The Fed sees economic pain ahead. Stock markets are feeling it now.

Stock markets fell to their lowest levels since 2020 on Friday, continuing a severe slump that began in August as investors tried to grapple with economic headwinds in the United States and around the world that are likely only to get worse becomes.

Stock indexes were on course to end the week in losses, capping a fifth decline in the last six weeks. The Dow Jones industrial average fell more than 700 points, or 2.1 percent, on Friday afternoon. and fell below the 30,000 mark. The index appeared to be headed for bear market territory, down 20 percent from its previous high. The S&P 500 slipped more than 2 percent, as did the Nasdaq Composite.

The Federal Reserve has pledged to bring inflation back under control — even if the economic slowdown means unemployment rises and households and businesses feel pain. And while the Fed’s move to raise rates this week was widely expected, stock markets are already feeling the pain.

The bad market news — and the Fed’s forecast of a sharply slowing economy — could also impact campaigns for the midterm congressional elections in the fall, where Republicans have hoped voters will blame President Biden and Democrats for high inflation be held responsible.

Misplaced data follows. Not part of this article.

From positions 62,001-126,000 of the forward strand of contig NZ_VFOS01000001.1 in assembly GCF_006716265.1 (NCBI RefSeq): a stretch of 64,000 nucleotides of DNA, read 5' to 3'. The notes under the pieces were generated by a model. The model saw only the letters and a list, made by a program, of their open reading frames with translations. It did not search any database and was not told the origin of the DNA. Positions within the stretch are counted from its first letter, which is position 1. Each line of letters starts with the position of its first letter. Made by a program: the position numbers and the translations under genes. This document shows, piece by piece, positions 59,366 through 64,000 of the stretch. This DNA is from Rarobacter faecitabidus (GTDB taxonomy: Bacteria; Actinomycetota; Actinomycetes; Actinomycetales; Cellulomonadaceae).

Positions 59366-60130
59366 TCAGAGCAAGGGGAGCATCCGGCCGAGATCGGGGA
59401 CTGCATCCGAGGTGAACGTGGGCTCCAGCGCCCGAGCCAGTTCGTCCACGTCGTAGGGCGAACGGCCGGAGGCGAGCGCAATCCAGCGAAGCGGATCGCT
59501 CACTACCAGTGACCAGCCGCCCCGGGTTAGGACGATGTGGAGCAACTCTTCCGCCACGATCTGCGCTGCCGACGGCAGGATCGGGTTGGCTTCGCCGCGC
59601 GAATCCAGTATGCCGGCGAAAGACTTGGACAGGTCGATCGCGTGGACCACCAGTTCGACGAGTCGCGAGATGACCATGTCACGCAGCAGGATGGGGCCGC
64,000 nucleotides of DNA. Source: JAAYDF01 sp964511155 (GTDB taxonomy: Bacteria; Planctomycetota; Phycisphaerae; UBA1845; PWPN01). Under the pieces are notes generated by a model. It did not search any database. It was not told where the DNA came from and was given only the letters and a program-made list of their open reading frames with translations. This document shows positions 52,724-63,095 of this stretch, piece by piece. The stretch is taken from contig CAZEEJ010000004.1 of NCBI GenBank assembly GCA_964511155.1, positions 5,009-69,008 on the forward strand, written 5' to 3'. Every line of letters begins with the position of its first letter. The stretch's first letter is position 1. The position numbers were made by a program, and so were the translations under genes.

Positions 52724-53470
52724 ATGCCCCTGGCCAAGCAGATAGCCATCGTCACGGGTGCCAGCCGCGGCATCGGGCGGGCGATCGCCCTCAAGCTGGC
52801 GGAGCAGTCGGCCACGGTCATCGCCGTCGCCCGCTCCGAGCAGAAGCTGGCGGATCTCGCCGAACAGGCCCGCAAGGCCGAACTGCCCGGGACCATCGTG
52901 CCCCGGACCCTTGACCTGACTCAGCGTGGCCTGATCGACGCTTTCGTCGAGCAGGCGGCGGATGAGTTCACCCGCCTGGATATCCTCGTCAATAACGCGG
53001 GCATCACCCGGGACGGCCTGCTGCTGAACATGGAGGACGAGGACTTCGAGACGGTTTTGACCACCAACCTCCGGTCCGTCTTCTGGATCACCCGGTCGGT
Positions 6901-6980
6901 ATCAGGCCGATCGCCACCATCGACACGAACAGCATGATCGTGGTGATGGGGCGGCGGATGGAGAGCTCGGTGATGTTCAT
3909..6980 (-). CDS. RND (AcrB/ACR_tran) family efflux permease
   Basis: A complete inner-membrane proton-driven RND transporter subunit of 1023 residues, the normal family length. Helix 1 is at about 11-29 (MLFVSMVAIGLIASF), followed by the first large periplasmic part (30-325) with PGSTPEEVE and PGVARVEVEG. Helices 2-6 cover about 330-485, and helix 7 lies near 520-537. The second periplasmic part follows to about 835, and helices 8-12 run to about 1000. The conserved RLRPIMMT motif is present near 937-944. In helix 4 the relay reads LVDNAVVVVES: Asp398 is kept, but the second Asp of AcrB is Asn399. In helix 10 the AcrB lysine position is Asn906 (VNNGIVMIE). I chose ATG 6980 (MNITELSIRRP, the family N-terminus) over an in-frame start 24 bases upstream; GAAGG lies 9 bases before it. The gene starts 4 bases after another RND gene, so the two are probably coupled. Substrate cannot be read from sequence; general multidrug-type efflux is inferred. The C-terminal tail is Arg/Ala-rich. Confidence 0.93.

The full weight of the Fed’s actions since March – already raising a key interest rate by 3 percentage points, with more hikes still to come – may not be felt until later this year or next. But financial markets are heeding the promise of the central bank and sounding the alarm again — making it clear that no matter how many times Fed officials say they will do whatever it takes to crush inflation, the idea still roils Wall Street.

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“I think it’s probably going to get worse before it gets better,” said Dan Ives, managing director and senior equity research analyst at Wedbush Securities.